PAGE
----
A new abortion policy ruling, one of two major women's rights advances recently reported from Iran, provides an interesting contrast to other less flexible doctrines, including those common amongst Christian fundamentalists. Naj at Iran Facts reported this news recently, and while wet T-shirt contests are probably still way off, it does indicate a major religion's rather profound concessions towards greater equality:
Another ayatollah also ruled on a liberalization of inheritance laws, which previously gave widows a smaller share of a deceased husband's inheritance than his surviving relatives, explained more fully via the Parsine News link above. Property rights are fundamental to equality before the law, so this also must be interpreted as a significant development in favor of muslim women.
According to Parsine News Agency, Grand Ayatollah Mazaheri, one of the more renowned religious scholars based in Isfahan, has issued a Fatwa allowing unwed mothers to obtain abortions.
According to the report published on the site of Parsine a religious question was posed for the Grand Ayatollah as follows: "given the fact that pregnancy out of wedlock is extremely difficult for an unwed mother and will in all likelihood bring shame to her and her family, would she under these circumstances be allowed to obtain an abortion?" To this question, the Grand Ayatollah replied as follows: "given these circumstances, [an abortion] is permissible."
The interesting point regarding the response provided by this religious scholar is the fact that he does not address the age of the fetus. Other Shiite religious scholars have emphasized the age of the fetus and have in the past viewed the abortion of a fetus over 4 months as a murderous act for which full blood money (monetary compensation paid for bodily injury or death) must be provided to kin and in some instances have called for abortion to dealt with through Qesas (retribution).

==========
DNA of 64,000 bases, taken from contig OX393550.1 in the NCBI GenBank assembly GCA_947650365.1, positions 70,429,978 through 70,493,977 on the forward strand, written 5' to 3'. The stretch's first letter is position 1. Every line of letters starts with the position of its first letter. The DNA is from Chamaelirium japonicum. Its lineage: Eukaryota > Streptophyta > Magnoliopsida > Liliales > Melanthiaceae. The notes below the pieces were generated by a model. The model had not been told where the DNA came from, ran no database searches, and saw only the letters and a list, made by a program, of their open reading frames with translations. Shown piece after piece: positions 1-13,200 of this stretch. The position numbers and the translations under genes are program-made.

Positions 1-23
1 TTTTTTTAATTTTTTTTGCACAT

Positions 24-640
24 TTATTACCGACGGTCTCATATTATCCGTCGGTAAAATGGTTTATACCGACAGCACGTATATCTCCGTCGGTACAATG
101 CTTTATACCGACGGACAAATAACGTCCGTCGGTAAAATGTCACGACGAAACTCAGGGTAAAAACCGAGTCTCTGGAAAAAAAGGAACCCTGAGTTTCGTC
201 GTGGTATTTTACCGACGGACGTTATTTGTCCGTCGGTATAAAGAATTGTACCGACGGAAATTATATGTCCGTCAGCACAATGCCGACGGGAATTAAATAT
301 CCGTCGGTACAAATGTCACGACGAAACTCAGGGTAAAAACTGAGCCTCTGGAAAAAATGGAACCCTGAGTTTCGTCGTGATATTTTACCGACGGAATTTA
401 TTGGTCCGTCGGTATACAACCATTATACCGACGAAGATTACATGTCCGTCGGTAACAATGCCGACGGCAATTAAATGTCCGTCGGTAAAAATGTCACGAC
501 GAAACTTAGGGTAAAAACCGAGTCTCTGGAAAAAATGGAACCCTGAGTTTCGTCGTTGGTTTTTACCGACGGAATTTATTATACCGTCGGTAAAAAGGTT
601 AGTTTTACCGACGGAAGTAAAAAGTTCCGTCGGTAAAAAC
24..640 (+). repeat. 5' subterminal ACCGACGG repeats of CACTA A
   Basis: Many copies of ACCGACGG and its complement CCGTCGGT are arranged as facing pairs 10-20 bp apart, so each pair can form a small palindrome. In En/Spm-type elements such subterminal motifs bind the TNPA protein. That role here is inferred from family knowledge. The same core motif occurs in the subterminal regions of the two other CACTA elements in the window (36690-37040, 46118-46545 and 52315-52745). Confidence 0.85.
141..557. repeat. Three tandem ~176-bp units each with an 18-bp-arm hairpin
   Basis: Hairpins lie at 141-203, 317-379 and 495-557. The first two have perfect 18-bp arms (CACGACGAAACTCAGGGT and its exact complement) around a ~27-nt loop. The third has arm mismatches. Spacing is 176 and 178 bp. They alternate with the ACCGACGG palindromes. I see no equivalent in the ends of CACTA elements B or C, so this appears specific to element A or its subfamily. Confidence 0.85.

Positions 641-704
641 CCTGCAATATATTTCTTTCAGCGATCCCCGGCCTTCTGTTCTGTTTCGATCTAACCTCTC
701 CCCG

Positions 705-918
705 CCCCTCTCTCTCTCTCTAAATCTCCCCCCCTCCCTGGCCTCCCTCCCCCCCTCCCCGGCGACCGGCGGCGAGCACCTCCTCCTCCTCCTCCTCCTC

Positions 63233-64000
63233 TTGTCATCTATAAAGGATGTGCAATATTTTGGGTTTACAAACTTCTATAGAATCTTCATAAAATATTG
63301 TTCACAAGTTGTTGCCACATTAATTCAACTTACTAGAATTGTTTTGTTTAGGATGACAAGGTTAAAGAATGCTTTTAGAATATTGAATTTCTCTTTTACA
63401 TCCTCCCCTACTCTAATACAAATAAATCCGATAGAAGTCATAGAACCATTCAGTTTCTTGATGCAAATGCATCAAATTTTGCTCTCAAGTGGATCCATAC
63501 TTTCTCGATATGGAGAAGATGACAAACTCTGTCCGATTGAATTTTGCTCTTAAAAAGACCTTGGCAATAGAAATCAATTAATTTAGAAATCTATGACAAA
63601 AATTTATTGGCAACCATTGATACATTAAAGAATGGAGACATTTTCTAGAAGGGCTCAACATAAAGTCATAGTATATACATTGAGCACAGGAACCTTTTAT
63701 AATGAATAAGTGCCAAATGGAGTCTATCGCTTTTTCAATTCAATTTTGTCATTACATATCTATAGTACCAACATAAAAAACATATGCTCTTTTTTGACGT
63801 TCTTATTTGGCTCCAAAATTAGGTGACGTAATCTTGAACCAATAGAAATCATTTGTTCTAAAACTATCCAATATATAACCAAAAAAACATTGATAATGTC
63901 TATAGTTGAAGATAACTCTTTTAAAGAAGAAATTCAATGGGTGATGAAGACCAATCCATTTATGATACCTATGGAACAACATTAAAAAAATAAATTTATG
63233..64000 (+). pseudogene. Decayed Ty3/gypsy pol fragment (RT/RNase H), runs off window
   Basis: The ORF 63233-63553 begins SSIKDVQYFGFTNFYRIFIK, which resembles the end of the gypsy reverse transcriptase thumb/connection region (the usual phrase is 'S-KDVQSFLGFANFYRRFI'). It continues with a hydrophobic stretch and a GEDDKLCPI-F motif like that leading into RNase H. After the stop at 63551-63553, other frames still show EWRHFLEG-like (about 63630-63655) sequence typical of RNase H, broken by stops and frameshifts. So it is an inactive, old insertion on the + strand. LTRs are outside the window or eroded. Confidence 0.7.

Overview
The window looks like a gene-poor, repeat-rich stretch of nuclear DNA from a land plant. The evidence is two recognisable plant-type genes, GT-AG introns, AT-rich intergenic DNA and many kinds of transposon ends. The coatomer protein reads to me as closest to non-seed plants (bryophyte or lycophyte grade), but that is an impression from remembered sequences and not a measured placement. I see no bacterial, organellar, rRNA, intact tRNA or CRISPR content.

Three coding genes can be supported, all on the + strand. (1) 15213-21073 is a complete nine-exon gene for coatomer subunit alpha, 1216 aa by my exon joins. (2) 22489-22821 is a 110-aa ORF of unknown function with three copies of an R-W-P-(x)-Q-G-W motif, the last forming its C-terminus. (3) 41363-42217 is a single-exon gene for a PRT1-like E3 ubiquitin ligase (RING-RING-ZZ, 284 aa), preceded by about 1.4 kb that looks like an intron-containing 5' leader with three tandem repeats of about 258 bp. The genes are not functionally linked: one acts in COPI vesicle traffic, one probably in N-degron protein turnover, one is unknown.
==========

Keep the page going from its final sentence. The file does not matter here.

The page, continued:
The University of Al-Azhar which is believed to be the highest reference for Sunni Muslims on religious matters has recently announced that abortion for women who have become pregnant as a result of rape is permissible. The Islamic Research Committee of Al-Azhar University in Egypt published a statement in this regard, which reads: "women who have suffered rape, can obtain a doctors permission as soon as they become aware of their pregnancy, after which they will be allowed to quickly obtain an abortion." This statement has gone further to explain that such an abortion will allow for the stability of society. This statement was issued by Al-Azhar despite the fact that Egyptian law bans abortion, except under special circumstances when the health of the mother is in danger or the fetus has serious health problems.
(Picture is of award-winning Iranian actress Golshifteh Farahani.)